Stop in at Fernando Llort's...
Stop in at Fernando Llort's gallery and studio; tour the peaceful and beautiful Botanical Gardens, check out the Rosario Church (modern and interesting), and go to the National Museum (and nearby crafts market). Watching my husband and son join 80+ other people at a weekly free Salsa-cize class -- gyrating to loud music and working up a good sweat!
Some of the most interesting...
Some of the most interesting art can be found in galleries in San Salvador rather than museums. Fernando Llort's gallery is a good example. He's the artist who did the mosaic mural on the front of the famous San Salvador Cathedral. There's a great gallery of his wonderful art in various media, a gift shop, and his studio. If you are lucky, you'll meet this gifted artist.
Two interesting sites to visit...
Two interesting sites to visit are Los Planes de Renderos / Puerta del Diablo, a rock formation with spectacular views of San Salvador on one side and the Volcanoes and Pacific Ocean on the other side. There are also several pupusa stands where you can taste this traditional salvadorean dish. The second one is located on the other side of the city: the San Salvador volcano, where one can almost drive up to the crater, there's a lookout into the crater, hiking into the crater and a fantastic view of the city below
Museo de Arte
The Museo de Arte, or MARTE, is the second impressive museum in San Salvador. It is devoted largely to modern art, although it does include a fairly good but brief collection of the art of the country from the first installation of Spanish colonists to the present. The MARTE has two special exhibit rooms (one at the entrance, the other in the basement). When I visited, they had a great collection of Picasso sketches and a couple of sketches inspired by Picasso. The basement also had a collection of local artists' work depicting dreams and nightmares - a great little horror show. The main collection of the museum is small, but still provides a good idea of the development of the arts in El Salvador. In particular, it allows visitors to understand the general evolution of Salvadorean artists, first from the total reliance on Spanish form and canon and then the gradual schism and development of a unique American style, followed by the effects of the civil war on the country's artistic persona. Perhaps the most impressive part of the museum, however, is the entrance, dominated by the massive Alegoría a la Constitución, a piece that is in fact inspired by the Mexican Constitution and sculpted by a Mexican artist. This is complemented by the large naked man, el Chulón or Monumento a la Revolución. This piece was allegedly inspired by a massive general strike that brought an end to military dictatorship, known as brazos caídos (fallen arms). El Chulón's arms are raised up, representing the triumph of a liberated people over tyranny.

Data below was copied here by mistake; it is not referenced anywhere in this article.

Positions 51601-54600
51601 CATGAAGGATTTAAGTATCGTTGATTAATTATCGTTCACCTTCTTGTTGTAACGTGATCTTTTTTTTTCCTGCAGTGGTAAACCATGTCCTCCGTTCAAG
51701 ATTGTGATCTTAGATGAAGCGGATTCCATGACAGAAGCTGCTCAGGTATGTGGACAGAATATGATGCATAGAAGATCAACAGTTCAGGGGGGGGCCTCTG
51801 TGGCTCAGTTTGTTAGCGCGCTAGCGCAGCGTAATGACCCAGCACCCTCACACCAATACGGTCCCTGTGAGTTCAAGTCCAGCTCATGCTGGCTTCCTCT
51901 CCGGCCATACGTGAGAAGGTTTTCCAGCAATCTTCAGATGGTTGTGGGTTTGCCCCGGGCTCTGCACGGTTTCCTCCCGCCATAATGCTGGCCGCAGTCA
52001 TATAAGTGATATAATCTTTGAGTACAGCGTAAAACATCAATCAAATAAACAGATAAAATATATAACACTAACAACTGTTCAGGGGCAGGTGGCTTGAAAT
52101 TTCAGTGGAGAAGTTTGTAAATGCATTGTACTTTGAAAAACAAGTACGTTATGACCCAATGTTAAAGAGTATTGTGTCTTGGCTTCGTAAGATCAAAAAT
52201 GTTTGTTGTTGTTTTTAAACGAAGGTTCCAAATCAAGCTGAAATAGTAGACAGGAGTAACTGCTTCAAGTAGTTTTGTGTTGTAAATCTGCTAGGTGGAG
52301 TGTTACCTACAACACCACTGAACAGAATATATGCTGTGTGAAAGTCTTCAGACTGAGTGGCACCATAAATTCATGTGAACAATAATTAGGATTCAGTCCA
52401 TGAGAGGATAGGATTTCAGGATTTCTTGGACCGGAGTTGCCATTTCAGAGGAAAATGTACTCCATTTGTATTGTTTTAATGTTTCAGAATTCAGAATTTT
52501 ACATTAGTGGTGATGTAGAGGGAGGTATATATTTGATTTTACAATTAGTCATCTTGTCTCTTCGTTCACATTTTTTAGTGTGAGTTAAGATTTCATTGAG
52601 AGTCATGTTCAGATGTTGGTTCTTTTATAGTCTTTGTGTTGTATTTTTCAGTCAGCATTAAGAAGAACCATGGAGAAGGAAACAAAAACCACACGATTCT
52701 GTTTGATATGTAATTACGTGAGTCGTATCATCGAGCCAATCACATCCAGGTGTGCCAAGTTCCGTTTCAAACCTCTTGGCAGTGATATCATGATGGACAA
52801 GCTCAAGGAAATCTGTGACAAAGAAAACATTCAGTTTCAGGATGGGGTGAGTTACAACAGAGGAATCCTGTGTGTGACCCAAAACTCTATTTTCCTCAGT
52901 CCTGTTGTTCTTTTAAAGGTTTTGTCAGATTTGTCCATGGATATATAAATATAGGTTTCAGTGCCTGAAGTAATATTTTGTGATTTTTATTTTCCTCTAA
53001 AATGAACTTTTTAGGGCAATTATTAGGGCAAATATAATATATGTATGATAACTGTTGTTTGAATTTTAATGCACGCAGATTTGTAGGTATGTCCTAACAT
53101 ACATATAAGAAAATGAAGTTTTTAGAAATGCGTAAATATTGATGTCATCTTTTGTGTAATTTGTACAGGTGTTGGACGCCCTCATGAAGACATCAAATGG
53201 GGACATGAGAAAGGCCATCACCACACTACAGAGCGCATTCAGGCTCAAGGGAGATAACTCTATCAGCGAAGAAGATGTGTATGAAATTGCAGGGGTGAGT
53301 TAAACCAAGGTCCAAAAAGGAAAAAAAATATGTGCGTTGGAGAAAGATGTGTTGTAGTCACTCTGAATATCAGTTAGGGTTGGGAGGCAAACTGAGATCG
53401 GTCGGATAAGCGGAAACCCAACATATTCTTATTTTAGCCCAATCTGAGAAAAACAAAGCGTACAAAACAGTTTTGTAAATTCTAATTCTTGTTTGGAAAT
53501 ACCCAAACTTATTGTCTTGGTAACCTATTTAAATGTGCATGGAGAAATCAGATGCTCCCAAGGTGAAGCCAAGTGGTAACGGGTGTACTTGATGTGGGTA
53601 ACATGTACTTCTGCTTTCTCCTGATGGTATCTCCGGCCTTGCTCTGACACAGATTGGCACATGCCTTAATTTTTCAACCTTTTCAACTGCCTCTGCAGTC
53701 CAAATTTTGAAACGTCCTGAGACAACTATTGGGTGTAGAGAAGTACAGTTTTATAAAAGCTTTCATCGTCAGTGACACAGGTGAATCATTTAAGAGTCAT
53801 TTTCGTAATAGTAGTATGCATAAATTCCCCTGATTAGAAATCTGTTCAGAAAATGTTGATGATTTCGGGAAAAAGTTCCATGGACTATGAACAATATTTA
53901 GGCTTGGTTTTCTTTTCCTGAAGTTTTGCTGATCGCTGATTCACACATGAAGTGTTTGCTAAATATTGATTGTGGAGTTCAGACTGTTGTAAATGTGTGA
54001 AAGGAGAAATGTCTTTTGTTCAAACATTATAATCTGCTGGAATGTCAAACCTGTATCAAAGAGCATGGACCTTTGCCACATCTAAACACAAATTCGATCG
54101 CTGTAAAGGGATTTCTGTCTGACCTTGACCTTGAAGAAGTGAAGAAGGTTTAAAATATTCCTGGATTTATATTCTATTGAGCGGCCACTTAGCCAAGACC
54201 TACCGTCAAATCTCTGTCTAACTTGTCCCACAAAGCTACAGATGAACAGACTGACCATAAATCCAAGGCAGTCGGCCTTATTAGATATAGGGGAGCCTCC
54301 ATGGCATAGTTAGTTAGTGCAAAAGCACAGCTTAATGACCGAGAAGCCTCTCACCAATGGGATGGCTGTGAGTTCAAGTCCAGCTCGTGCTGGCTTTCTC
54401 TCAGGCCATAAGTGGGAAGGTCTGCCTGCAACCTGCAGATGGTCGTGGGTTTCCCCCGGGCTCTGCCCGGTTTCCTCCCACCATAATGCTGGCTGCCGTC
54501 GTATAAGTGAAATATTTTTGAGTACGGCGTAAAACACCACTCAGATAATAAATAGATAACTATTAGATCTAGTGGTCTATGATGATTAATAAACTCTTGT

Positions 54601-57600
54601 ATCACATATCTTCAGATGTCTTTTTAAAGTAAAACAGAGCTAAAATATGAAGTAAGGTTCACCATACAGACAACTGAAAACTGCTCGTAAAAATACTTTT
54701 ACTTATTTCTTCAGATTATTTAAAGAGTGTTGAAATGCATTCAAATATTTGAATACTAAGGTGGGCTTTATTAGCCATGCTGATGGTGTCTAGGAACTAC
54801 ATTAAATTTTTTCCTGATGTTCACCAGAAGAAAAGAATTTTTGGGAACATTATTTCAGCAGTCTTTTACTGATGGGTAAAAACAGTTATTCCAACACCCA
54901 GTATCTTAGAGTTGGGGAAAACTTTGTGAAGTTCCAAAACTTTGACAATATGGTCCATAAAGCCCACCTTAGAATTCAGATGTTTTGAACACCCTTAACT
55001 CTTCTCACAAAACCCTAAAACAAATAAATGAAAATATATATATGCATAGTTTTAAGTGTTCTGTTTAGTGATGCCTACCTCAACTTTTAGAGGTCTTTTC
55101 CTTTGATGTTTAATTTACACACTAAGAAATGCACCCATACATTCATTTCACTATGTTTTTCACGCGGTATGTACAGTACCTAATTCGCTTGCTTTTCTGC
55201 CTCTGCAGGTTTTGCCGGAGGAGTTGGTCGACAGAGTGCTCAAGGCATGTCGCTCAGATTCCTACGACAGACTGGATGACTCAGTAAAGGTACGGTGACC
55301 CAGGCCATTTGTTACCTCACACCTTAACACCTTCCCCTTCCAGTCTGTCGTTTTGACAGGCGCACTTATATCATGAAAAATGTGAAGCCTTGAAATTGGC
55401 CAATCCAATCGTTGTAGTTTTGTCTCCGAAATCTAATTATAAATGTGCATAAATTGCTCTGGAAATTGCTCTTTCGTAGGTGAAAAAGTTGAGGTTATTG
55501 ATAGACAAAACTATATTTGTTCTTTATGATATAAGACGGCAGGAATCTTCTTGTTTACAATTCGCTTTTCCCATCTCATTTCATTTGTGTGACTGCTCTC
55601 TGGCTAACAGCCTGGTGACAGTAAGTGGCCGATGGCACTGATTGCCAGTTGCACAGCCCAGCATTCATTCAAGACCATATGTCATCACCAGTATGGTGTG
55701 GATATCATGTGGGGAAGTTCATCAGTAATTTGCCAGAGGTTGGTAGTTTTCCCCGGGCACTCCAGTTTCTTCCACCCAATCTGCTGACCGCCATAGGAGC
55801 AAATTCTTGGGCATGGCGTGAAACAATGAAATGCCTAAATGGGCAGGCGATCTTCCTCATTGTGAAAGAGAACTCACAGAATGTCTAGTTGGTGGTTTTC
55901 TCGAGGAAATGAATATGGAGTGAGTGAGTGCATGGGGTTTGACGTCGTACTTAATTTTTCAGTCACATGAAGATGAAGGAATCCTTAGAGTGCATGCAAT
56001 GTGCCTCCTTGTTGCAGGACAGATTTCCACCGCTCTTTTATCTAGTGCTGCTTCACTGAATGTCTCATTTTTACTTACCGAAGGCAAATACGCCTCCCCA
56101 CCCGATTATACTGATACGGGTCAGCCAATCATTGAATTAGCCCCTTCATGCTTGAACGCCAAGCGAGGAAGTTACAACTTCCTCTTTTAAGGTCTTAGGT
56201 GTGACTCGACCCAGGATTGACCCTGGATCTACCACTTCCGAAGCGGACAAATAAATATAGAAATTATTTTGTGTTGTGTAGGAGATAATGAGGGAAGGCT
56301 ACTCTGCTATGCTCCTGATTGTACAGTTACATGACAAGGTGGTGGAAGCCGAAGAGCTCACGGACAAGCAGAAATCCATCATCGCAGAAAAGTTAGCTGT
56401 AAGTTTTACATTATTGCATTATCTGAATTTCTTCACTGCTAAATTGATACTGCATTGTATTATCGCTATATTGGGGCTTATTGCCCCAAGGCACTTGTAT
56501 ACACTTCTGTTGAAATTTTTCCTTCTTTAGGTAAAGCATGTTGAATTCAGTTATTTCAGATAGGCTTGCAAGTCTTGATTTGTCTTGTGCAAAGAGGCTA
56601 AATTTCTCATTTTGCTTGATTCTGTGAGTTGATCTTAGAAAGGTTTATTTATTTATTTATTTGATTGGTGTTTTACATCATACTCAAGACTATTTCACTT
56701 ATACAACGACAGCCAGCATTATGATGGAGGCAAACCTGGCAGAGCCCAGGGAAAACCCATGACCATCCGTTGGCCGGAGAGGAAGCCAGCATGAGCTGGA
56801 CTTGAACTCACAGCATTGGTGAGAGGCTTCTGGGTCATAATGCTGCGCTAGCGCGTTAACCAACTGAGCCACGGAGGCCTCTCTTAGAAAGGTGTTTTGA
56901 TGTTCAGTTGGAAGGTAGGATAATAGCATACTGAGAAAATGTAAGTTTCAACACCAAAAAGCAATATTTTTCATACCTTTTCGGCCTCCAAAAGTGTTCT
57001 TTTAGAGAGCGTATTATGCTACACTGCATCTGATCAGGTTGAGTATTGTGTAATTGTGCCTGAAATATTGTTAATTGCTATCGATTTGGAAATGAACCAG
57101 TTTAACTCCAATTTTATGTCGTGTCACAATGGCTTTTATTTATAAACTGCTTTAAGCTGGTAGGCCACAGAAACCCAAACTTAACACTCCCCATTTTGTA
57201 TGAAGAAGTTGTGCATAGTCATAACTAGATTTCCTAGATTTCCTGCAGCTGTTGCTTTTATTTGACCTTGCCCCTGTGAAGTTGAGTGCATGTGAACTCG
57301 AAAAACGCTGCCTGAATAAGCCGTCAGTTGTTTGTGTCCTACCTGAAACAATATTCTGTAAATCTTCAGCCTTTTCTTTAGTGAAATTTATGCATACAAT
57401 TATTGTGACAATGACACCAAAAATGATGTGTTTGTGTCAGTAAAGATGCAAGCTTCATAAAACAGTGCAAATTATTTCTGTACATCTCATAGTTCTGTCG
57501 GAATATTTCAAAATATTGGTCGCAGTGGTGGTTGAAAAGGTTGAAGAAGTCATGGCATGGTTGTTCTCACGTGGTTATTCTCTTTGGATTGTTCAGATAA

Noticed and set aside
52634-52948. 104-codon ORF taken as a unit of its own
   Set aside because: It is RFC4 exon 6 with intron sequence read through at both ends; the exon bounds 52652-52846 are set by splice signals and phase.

Puerta del Diablo
Through rocky paths and stairs, you can climb to the highest viewpoint (1,170 meters above sealevel) where you can see a great panaramoc view of the city and mountains. Don't worry, we only had to climb for 5-10 minutes, it wasn't strenous.